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Black Knight: Interest Rate Increases Cut Refinanceable Population by More than Half in 2018; Housing in 10 States Now Less Affordable than Long-Term Benchmarks

November 05, 2018

JACKSONVILLE, Fla., Nov. 5, 2018 /PRNewswire/ --

  • After flattening through most of the summer, the 30-year fixed interest rate has climbed 0.35 percent over the past two months, and is now up 0.85 percent year-to-date
  • Just 1.86 million mortgage holders have an interest rate incentive to refinance, a 56 percent decrease from the start of the year
  • An estimated 6.5 million homeowners have now missed their opportunity to refinance their mortgages due to rising rates, for an aggregate of $1.5 billion in missed savings per month
  • Interest rates continue to put pressure on home affordability as well, with the monthly principal and interest payment on the average-priced home rising 18 percent so far in 2018
  • At the national level, it now takes 23.6 percent of median income to make the monthly payment on the average-priced home, as compared to the long-term benchmark (1995-2003) of 25.1 percent
  • Even if home prices were to stay flat, another 0.50 percent increase in interest rates would make homes less affordable at the national level than those long-term norms
  • Ten states are already less affordable than their respective long-term norms, with another six within one percent of those benchmarks

Black Knight, Inc. Logo (PRNewsfoto/Black Knight, Inc.)

Today, the Data & Analytics division of Black Knight, Inc. (NYSE: BKI) released its latest Mortgage Monitor Report, based on data as of the end of September 2018. This month's report looks at the continued impact of rising interest rates on both the refinanceable population – homeowners with mortgages who could likely qualify for and see at least a 0.75 percent rate reduction from a refinance – and home affordability. As Ben Graboske, executive vice president of Black Knight's Data & Analytics division explained, over the last two years, millions of homeowners lost an interest rate incentive to refinance.

"Due to rising rates, some 6.5 million homeowners that previously could have benefited from refinancing their mortgages have missed that opportunity," said Graboske. "On average, these homeowners had a 22-month window to refinance. All told, that amounts to an aggregate of $1.5 billion in lost savings every month for these borrowers. This year alone, 2.2 million borrowers had the opportunity to see a 0.75 percent reduction on their first mortgage rates but did not take advantage of the reduced rates before increases to the 30-year fixed rate removed their incentive. So far in 2018, the average 30-year fixed mortgage rate is up 0.85 percent – with 0.35 percent of that rise coming over the last two months after remaining flat for much of the summer. The result is that the refinanceable population has been cut by more than half – 56 percent – since the start of the year.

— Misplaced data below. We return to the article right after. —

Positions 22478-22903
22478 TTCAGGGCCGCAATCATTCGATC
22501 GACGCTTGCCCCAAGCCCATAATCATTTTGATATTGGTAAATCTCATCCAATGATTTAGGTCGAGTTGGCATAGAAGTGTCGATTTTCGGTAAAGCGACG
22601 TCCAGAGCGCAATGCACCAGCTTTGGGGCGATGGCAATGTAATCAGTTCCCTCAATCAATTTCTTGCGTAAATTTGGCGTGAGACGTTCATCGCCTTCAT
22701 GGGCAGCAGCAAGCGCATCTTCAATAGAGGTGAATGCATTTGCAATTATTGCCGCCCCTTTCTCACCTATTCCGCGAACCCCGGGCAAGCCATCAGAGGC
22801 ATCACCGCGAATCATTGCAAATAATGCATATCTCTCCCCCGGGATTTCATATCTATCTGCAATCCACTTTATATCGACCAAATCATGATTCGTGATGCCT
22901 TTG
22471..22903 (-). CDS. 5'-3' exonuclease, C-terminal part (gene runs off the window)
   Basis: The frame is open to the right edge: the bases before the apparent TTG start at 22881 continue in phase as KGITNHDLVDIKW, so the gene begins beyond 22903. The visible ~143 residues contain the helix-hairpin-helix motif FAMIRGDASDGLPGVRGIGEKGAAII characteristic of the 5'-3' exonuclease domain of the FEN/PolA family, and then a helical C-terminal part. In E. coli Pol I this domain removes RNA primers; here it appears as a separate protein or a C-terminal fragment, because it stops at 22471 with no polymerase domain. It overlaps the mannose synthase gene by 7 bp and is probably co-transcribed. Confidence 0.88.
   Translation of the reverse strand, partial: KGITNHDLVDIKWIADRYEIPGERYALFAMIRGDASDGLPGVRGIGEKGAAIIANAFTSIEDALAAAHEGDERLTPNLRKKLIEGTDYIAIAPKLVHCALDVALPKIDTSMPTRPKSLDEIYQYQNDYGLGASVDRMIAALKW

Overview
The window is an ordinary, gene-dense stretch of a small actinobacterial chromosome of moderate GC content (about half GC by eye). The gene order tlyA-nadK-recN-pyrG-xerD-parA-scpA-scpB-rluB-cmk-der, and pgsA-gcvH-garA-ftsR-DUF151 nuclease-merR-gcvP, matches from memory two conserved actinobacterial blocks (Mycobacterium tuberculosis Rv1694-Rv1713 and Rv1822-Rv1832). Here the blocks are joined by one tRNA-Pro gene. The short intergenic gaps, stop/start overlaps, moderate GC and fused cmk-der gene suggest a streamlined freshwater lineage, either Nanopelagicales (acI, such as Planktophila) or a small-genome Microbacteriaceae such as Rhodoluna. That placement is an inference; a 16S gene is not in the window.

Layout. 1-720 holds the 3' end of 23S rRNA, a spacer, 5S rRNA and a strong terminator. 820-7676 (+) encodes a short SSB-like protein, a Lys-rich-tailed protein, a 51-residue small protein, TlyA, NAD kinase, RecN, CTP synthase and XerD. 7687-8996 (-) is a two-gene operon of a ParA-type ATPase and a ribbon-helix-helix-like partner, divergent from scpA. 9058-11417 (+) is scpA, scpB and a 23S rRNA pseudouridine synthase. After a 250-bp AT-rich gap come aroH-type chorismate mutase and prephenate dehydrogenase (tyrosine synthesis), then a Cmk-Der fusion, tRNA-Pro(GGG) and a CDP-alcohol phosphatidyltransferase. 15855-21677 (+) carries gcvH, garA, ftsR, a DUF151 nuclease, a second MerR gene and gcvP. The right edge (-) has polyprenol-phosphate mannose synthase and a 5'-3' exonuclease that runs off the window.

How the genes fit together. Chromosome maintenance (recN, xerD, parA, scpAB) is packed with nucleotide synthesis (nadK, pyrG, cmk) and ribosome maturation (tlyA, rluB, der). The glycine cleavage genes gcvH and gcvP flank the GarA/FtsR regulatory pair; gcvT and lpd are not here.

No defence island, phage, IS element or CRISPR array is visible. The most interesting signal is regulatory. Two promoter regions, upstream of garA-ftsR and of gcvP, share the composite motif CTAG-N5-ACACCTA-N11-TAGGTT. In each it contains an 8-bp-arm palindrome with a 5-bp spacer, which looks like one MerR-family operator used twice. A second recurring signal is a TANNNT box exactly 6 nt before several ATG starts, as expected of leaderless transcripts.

"The rise in interest rates continues to impact home affordability as well. The monthly principal and interest payment needed to purchase the average-priced home has seen a $190 per month increase since the beginning of 2018, an 18 percent jump. It now takes 23.6 percent of the median income to make monthly payments on the average-priced home, making housing the least affordable it's been in nearly a decade. While still better than the 1995-2003 average of 25.1 percent, we're close to a tipping point. At the start of 2018, just two states – California and Hawaii – were less affordable than their long-term norms. As of today, 10 states have passed those benchmarks and another six are within 1.0 percent of long-term affordability levels. Even if home prices were to lock in place where they are today and not rise another dollar, it would take less than a half a percentage point rise in interest rates to make homes less affordable at the national level than long-term norms.